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Youth Programs

Writers in the Schools Goes Virtual: Pivoting to the Distance Learning Model

Many changes have been weathered by the Youth Programs team at Literary Arts over the past year. Our team quickly transitioned into new roles in January as Ramiza Koya, our Director of Youth Programs since 2017 (and a celebrated new author), took leave to focus on her health. We experienced a slight delay in rolling out our spring residencies, but bounced back to maintain a filled roster, offering creative writing residencies to seven high schools in Portland and Gresham by February. Then in March, just three days after wonderful schools visits to Many Nations Academy and Madison High School, and a stellar Everybody Reads lecture, by author Tommy Orange, social distancing ordinances forced schools to close campuses across the state.

What began as a two-week closure stretched to one month which subsequently stretched to the rest of the academic year. The decisions by the Oregon Department of Education and Governor Kate Brown to close schools have, no doubt, been incredibly difficult to make. Many of us are worried about how the extended closures will affect our students’ lives, especially those historically underserved, and to what extent this will further widen the existing equity gap in and out of schools.

There are still so many variables and unknowns we are collectively facing as a community—what the next months or years might look like, how we can best take care of one another, and—especially true for our Youth Programs—how we can continue to serve young people in this time. What can Youth Programs at Literary Arts do to fulfill our promise to inspire the next generation of writers and continue to nourish creativity, even from afar?

It’s these questions—paired with a hunger to keep our mission alive and do good by our community partners—that have grounded us as we redesigned our programs and launched virtual initiatives in mere weeks. Access to art for all students remains vital, especially in times that can amplify uncertainty, anxiety, and trauma, and over the past two months, we’ve debuted and implemented Writers in the Schools (WITS): Distance Learning Model which has been informed by the Oregon Department of Education’s Distance Learning for All Guiding Principles as a framework:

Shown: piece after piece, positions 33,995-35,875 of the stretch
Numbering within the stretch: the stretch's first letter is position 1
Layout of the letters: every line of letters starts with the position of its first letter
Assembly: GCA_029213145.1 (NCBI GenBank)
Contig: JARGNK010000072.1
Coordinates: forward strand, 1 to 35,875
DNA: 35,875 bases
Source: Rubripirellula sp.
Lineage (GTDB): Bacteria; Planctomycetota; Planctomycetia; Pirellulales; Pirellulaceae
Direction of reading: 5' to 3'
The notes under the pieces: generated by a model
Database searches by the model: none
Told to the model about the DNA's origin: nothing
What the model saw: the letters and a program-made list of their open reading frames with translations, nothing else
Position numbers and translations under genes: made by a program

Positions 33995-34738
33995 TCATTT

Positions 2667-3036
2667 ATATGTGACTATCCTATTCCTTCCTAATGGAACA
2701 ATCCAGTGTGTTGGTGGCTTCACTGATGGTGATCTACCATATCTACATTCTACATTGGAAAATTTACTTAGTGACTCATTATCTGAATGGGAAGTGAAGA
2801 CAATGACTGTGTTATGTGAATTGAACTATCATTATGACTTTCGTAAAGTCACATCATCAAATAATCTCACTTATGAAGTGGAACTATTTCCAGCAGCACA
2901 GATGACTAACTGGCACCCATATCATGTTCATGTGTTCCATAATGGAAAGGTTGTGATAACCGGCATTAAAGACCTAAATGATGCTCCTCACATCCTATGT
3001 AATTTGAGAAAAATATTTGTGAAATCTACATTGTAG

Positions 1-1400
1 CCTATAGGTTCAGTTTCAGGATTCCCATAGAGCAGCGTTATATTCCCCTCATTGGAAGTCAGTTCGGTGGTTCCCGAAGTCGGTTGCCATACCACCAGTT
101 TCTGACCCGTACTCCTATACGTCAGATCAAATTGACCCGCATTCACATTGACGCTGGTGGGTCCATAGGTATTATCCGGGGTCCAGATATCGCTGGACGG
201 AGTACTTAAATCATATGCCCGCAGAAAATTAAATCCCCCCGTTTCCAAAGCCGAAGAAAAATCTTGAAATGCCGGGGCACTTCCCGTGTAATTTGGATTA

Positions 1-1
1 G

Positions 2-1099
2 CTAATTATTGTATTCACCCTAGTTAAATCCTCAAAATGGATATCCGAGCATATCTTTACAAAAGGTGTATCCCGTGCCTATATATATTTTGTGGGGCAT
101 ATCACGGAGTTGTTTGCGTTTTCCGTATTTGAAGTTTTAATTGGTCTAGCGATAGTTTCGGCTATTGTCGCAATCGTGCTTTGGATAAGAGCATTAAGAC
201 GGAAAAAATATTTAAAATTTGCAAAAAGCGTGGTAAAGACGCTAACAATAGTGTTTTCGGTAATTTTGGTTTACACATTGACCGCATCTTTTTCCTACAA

1. Ensure safety and wellness.
  2. Cultivate connection and relationship.
  3. Center in equity and efficacy.
  4. Innovate.

We’ve pivoted to pre-recorded video lessons with closed captions and accompanying handouts to ensure we can continue to reach as many students as possible. Our WITS writers have adapted quickly to taking their teaching artist craft online, and with so much heart. We recognize our students are facing immense challenges and may not have the same capacity to engage in our programs like they have had the opportunity to in the classroom in the past, but our commitment as WITS, and Literary Arts, remains to maintain an open door and direct avenue for writing and creative expression.

“Thank you for working with schools to help students continue to learn and grow during this time.”

Amy Ambrosio, teacher at Roosevelt High School

We’re happy to share a few examples of our work with you all below. We’ll continue to upload public video lessons to our YouTube Channel and hope to engage as many budding writers as we can. Please consider sharing these lessons with a student in your life.

A lesson on odes from WITS writer Laura Moulton

Laura Moulton is is the founder of Street Books, a bicycle-powered mobile library that serves people who live outside in Portland, Oregon. She has taught writing in public schools, prisons, and teen shelters, and is an adjunct professor at Marylhurst University and Lewis & Clark College. Her social art practice projects have involved postal workers, immigrants, prisoners, and students. She earned an MFA from Eastern Washington University.

A mini unit on memoir from WITS writer Brian Benson

Brian Benson is a writer and teacher living in Portland, Oregon. His first book, Going Somewhere (Plume, 2014), was a Powell’s New Favorite and frequent mention on “best of” travel-writing lists. Brian teaches creative nonfiction at Portland’s Attic Institute and facilitates free Write Around Portland workshops in prisons, schools, and affordable housing. He is at work on his second book.

You can purchase your own copy of The Royal Abduls by Ramiza Koya via Powell’s, Broadway Books, or your favorite local bookstore.

For questions about Writers in the Schools or our other youth program, please send an email to Interim Director of Youth Programs, Emilly Prado, at emilly@literary-arts.org or by phone at 503-227-2583 x109.

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